Private Clubs Work in Towns of Many Sizes
Why does Boston have a Harvard Club and New York have a Princeton Club, but your medium-sized town, doesn’t have a university club at all?
Ever thought about starting a social organization in your own hometown? You don’t need a golf course and the social club does not have to function like your typical 7-day a week dinner restaurant (you can use catering if you have to).
All you need is a nice venue and something to organize your membership around. This could be alumni of a particular college or colleges, it could be people interested in something in particular like sailing or hunting, or it could even just be open to people that want to be in a private, limited club that need to pass the screening of a membership committee.
Any decent-sized city offers hundreds of dining options, not to mention gyms and parks. Your goal is not to compete with these places. Your goal is to offer something they don’t: status, prestige, and exclusivity.
A typical night out at Outback Steakhouse involves you sitting in a restaurant where you don’t really know anyone. A typical evening at the Fort Worth Club involves sitting in a restaurant where you know a lot of people, many of them quite accomplished in life.
Try to Offer Reciprocity with Other Great Clubs
A few clubs also offer reciprocity; basically a ticket to get into other clubs around the nation, many of which may be more prestigious and exclusive, and with better amenities than your hometown club. So your club in Anytown USA might get you on the golf course at Riviera Country Club when visiting Los Angeles or have you working out at the Western Athletic Club in Seattle as you prepare for an Alaska cruise.
Very few private social clubs are for-profit, although, a few are out there, such as the country clubs run by ClubCorp. Most are non-profit, and thus raises the question, how is starting a private social club an investment opportunity?
How Do You Make Money?
The most obvious way is if you own the real estate that the club leases and uses. Let’s say you own a building that has had various restaurant tenants over the year, along with a great back yard area backing to a city trail.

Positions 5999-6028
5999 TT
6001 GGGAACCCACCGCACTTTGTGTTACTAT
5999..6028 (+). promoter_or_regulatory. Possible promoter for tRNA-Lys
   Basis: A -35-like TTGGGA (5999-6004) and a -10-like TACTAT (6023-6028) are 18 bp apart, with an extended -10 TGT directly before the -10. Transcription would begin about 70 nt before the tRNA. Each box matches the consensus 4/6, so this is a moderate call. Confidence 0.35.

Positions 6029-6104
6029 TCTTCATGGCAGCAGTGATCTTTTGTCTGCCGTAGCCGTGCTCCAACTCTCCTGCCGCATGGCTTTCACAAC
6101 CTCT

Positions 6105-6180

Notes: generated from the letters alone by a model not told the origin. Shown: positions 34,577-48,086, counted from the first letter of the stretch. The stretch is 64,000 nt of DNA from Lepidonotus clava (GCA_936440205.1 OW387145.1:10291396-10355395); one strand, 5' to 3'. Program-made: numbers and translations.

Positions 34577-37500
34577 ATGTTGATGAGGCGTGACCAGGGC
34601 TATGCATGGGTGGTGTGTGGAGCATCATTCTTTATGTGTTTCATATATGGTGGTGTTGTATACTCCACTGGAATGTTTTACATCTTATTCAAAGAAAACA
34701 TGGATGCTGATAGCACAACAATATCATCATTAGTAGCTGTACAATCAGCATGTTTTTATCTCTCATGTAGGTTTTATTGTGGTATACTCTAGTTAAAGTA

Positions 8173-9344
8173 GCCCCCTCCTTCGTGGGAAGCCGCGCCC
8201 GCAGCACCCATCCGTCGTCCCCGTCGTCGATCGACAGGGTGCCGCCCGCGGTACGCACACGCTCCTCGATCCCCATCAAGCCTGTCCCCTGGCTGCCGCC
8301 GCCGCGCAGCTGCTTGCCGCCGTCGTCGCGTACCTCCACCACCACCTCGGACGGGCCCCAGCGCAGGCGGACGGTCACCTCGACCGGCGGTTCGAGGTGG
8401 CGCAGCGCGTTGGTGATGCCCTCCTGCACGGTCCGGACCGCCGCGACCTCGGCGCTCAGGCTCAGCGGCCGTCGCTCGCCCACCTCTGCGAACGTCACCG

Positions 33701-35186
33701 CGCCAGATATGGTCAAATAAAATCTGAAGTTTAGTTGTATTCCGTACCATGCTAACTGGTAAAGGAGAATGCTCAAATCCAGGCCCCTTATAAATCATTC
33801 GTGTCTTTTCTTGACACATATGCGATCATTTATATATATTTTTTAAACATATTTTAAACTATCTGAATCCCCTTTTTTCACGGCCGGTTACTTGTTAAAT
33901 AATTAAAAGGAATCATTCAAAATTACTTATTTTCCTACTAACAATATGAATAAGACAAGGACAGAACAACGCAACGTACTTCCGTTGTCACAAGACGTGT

You are tired of dealing with the latest trendy concept coming in and going out of business every couple years (followed by vacancies), and the yard is not really being used to its full potential. A private social club where people pay to join, and are encouraged to bring their kids, might be the tenant that finally sticks. (Side note: people love spending money on their kids) You could even do a lease-option to the non-profit club in order to eventually sell the building and move on.
Another way that people could make money by starting a private social club is using one’s preferred insider status as a member/founder to sell products or services to the club itself. It is not going to make you rich, but if you sell commercial insurance for a living, you own a landscaping company, you own a catering business (for a club without its own full-time kitchen staff), or you own a microbrewery, for instance, the club should at least give you a chance to bid or providing that product or service to the club.
Another way to not necessarily make money for yourself but to help out others that are important to you would be through, for the lack of a better word, nepotism. Being an insider might give you the ability to help a relative or close friend secure a job that would otherwise not be available to them if the club did not exist.